SWAG coming up, more bends = less angle change between the surfaces = less disruption to the air = better flow?

Streetwiseguy UberDork
3/24/14 8:12 a.m.

Also a smaller surface , so higher pressure on the seat, so less likely to retain carbon umder it causing trouble.

Zomby Woof
Zomby Woof PowerDork
3/24/14 8:24 a.m.

When we do a valve job, we do the typical 3 angles on the seat, and 3 angles on the valve. The 45, a back cut above the 45, and we relieve the transition edge from the face to the margin. We've measured substantial flow increases on the flow bench with just the last one.

On the exhaust, you want lot's of contact on the 45 to carry heat away, especially in a turbo application. The 45 can be narrow (better for flow) on the intake side.

WonkoTheSane GRM+ Memberand Reader
3/24/14 9:13 a.m.
wbjones wrote: noob here, how do multi angle cuts improve hp/flow …

The idea here is from fluid dynamics studies/experiments (at the speeds air is moving through the head, it's effectively a liquid for all practical calculation purposes). Basically, you have a tube (port) that opens into a large chamber, and the "Corner" is 90*. The more viscus a liquid is, the harder it is to get it to "turn" so it has trouble filling the chamber and effectively getting out of the port. Putting a radius on the edge of the port makes it flow into the chamber better.

I forget the exact formula, but the gist of the equation is that you can only turn air 15* at a time over X distance (distance changes as the viscosity & velocity of the liquid increases).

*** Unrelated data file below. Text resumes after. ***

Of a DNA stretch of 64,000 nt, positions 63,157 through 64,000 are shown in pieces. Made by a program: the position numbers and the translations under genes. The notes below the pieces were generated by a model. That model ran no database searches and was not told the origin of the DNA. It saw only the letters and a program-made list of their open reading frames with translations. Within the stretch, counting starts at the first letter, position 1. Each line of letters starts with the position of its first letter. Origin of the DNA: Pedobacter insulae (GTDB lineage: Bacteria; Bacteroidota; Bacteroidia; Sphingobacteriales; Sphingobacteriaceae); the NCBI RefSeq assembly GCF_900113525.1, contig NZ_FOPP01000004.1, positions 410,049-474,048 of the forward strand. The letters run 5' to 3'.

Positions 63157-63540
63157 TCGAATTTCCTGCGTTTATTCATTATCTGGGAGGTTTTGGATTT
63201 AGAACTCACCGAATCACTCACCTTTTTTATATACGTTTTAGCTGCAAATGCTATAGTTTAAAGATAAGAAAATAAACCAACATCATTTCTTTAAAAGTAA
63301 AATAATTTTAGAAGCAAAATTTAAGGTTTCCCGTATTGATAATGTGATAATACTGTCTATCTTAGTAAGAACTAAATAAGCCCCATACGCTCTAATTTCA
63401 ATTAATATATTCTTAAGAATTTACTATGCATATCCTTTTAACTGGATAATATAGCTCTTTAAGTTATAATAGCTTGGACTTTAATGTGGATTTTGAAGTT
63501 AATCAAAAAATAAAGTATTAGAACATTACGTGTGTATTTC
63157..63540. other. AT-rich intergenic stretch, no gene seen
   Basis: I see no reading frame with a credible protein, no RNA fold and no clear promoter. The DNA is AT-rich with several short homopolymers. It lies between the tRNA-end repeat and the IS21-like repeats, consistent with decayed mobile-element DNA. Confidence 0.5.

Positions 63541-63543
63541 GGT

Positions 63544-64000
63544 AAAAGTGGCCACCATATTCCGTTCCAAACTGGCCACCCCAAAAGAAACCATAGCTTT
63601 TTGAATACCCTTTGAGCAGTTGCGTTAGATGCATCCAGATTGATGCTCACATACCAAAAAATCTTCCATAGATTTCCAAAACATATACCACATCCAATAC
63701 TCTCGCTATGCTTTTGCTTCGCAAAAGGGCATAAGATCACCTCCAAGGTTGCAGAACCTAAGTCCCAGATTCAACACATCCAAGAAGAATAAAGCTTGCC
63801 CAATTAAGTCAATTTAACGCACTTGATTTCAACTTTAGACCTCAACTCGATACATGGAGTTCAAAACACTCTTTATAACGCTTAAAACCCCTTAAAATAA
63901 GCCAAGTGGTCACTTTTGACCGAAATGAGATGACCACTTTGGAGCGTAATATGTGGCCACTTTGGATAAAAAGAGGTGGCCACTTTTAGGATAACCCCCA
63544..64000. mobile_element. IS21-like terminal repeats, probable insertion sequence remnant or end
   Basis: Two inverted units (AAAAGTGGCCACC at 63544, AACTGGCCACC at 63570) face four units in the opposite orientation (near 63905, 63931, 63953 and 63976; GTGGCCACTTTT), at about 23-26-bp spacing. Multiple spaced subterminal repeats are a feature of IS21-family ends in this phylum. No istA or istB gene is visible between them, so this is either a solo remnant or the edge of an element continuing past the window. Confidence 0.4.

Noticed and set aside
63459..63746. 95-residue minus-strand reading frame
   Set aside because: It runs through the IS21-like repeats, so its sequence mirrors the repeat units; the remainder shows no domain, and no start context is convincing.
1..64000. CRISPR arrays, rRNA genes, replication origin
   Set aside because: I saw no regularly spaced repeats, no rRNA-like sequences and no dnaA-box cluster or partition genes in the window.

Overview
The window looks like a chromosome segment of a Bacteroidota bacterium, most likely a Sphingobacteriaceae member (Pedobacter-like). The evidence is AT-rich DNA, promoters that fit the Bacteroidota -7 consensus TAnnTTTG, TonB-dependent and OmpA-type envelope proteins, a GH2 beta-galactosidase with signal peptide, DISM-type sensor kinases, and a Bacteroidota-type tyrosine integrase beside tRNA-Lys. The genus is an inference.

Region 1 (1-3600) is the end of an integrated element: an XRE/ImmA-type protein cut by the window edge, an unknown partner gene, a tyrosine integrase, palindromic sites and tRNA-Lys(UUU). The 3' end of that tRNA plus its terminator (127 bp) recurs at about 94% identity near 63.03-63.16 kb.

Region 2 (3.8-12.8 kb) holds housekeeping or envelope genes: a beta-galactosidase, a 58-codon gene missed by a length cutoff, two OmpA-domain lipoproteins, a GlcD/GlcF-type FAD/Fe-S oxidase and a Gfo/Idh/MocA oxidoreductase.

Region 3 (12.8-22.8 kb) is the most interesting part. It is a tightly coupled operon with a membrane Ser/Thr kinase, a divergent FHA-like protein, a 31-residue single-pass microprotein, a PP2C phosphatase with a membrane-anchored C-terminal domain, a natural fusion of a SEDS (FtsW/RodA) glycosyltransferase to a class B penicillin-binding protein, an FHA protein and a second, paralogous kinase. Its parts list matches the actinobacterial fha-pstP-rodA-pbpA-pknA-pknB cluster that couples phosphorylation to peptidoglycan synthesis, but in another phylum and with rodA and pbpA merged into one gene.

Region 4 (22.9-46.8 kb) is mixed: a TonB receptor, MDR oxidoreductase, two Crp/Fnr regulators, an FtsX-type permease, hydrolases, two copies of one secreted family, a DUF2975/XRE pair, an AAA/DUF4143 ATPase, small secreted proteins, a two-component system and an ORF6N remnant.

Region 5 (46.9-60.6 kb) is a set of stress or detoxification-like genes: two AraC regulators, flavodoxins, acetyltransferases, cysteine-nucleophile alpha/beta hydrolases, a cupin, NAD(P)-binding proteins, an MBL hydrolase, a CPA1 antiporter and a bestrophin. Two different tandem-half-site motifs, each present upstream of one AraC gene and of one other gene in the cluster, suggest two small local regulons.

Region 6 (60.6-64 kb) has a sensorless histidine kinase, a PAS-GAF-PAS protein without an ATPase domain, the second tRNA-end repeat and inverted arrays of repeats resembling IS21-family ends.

So, by having multiple angles, you're just making it more efficient to fill that chamber. Better efficiency means more air & fuel can get into the chamber, it's going to be less turbulent and have better atomization, so you lose less energy just filling up your cylinder. A 7 angle valve job will be better than 1 angle, but from a practical stand point, on am street/mild-race engine, you're not going to see too much difference with anything better than a 3. That said, I wouldn't get less than a 3 angle, either.

After that, you're onto the actual design of the angles, which is another huge tangent, but Zomby Woof summed it up nicely :)

oldeskewltoy Dork
3/24/14 11:27 a.m.
wbjones wrote: noob here, how do multi angle cuts improve hp/flow …

simplest way.... envision a velocity stack in 2 dimensions... in essence the back cut valve and the throat cut angle[s] act similarly to how a velocity stack works...

Leafy Reader
3/24/14 11:45 a.m.

I've also heard of radius valve jobs, where there are no angles, just a smooth radius. Obviously the smaller the angled bit the valve actually sits on the faster the seat is going to wear out and the faster you're going to have to re-adjust lash and no longer have the designed seat shape.

wbjones UltimaDork
3/24/14 1:11 p.m.

thanks Zomby Woof, WonkoTheSane, and oldeskewltoy … when the head needs to come off, guess that's how I'll go

flexi New Reader
3/24/14 7:41 p.m.

Thanks. Above discussion was quite informative. Appreciate the explanations.

chestertiger New Reader
3/24/14 7:46 p.m.

You can do it yourself if you're really good with a Dremel... loljk. Lapping always works well and is free.